And as it happens, another "major personality" in town is an Artifact of Doom. Looking at the assorted sub-souls of She Who Lives In Her Name, a Luminata (The Deer Who Hunt Men) seem appropriate. It is bound to a small urn covered with writhing branches and studded with three rubies. A cult member can invoke the Luminata by filling the urn with burning poppies and saying the right invocation in honor of the Living Tower. which will then hunt down an enemy of the cult when they are alone. Someone carrying the urn or sleeping nearby who does not know the proper rituals will first dream of the Luminata and being hunted by it, only to be eventually hunted by it in the waking world. When "slain", the Luminata does not return to Malfeas but to the urn, until the urn is destroyed.
A third personality is Cleon Skousen, the famous anti-Communist conspiracy theorist. Let's turn that into Venerable Ruthai, the town matriarch and local cult leader, who is writing and publishing anonymous pamphlets decrying various Dragon-Blooded crimes against Tengese virtues, Tengese family, and the "natural order" under the pseudonym of "Truth-Teller". The PCs will likely encounter various pamphlets during their time in An-Teng, and newer pamphlets might even refer to their own adventures once they get tangled up in the affairs of the Dragon-Born. Her villa has a printing press (using woodblock carving) that produces more pamphlets, and as a result the town has a significant number of skilled wood carvers.
Another entry is Isaac Newton, whom we will turn into Far-Sighted Manee, an astronomer and cult member who has her own observatory on top of a nearby hill and who has written quite a few texts about the "perfect order and hierarchy" of the heavens. She maintains extensive correspondence with Prince Kiotaran of the Middle Lands, who shares her interest in Astronomy (though he remains ignorant of her cult leanings).
Moving on to political issues, we get "In Search of Death", a story about gay men intentionally seeking to infect themselves with HIV as an "erotic experience". Creation does not have a direct equivalent of AIDS, but coupling "death" with "erotic experience" we get Ghost Flower Tea, a drug that allows its user to interact with ghosts (including, yes, interact with ghosts in that way). A local plantation owner, Mournful Mongkut, has been abusing the drug in order to be reunited with his dead lover Agile Kulap, who used to be a stable boy working for him. Mongkut is a cult member - his family has been part of the cult for generations - but Venerable Ruthai had his lover killed because he neglected his duties to his family (in particular, by refusing to sire children with his wife Pleasant Suda). Needless to say, Mongkut is not happy with the current leadership of the town. He gets the Ghost Flower Tea from Wandering Wiriya, a merchant who has contacts to a smuggling network in the Jade Plum Citadel, which ultimately gets the drug from the City of Dead Flowers.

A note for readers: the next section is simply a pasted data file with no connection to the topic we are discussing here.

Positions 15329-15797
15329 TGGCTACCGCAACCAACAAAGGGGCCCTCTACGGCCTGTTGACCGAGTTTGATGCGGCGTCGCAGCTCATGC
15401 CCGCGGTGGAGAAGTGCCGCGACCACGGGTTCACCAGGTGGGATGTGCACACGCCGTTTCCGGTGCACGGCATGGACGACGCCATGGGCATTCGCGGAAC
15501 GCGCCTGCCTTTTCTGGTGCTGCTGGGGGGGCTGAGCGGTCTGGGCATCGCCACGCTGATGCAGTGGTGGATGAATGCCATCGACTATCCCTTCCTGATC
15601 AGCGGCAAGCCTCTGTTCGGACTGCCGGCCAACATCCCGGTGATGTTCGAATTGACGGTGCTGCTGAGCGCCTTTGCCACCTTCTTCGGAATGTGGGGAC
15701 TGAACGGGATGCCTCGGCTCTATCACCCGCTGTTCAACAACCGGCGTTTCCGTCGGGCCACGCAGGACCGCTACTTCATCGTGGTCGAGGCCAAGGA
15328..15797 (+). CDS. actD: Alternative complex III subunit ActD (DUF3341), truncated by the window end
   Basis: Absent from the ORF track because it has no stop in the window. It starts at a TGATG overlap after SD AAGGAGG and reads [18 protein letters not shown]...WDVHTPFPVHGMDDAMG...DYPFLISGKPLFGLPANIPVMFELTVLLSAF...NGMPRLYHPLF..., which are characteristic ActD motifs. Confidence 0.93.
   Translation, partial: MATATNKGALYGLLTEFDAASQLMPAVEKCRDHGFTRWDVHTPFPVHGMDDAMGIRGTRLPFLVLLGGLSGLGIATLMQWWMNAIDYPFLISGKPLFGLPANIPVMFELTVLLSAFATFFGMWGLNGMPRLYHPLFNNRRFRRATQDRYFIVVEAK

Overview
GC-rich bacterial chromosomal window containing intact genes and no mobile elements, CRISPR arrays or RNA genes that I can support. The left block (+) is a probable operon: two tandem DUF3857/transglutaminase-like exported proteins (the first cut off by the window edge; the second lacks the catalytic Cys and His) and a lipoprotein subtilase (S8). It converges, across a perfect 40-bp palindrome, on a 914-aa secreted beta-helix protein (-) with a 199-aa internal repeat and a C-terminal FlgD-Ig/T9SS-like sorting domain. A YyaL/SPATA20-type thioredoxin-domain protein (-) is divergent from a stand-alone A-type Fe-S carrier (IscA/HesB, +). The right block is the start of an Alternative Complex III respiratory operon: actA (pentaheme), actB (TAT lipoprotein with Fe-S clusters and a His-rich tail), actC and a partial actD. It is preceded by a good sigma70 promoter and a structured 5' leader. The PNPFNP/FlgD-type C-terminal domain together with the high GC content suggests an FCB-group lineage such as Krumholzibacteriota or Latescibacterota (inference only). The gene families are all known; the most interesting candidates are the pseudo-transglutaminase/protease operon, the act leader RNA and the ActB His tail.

Quite possibly it's Mournful Mongkut's villa that Quick Chanchai wants to rob...
None of the "Major Projects" seem to fit for a town of this size, and neither do the entries for "Economy". Among the "Major Products/Exports" we get Pigs as well as Candles - which can be made from tallow rendered out of animal fats. Thus, we should note numerous pig farms in the area, as well as many butchers and tallow producers in the poor part of town (naturally, the inns for foreigners will be next to those).
Considering the cult presence, the "Forms of Worship" for this town are especially interesting. We get Nazirite, a form of asceticism where someone undertakes a vow to abstain from wine, cutting their hair, and not come in contact with corpses or graves for a specified time - at least 30 days. Another entry is Anchorite, a religious hermit who lives in a cell and avoids contact with the outside world. While the cultural context is different, it should be noted that Thai culture does have "temporary" (Buddhist) monks. Thus, let's say that those who have been chosen to join the Seven-Stranded Vine (or rise further in its rank) retreat from the world for a while in order to contemplate the Principle of Hierarchy (and especially favored cultists may be granted visions of demons). They sit in up to 9 small cells carved out of the mountain next to a spectacular waterfall. The town youth take turns every morning and evening to bring the monks food (rice and vegetables) and replace and light their large tallow candles (which the monks aren't allowed to touch because they are made from dead things). The path they use for this purpose leads up to Far-Sighted Manee's observatory.
Another Form of Worship is Prosperity Theology - the cult teaches that in a properly-ordered society those who are the most devout to She Who Lives In Her Name will also be richer due to their higher station, while those who are rich should join the cult to pay her the proper respect for their affluence.
This should be enough material for the time being - if needed, I can always expand the town further.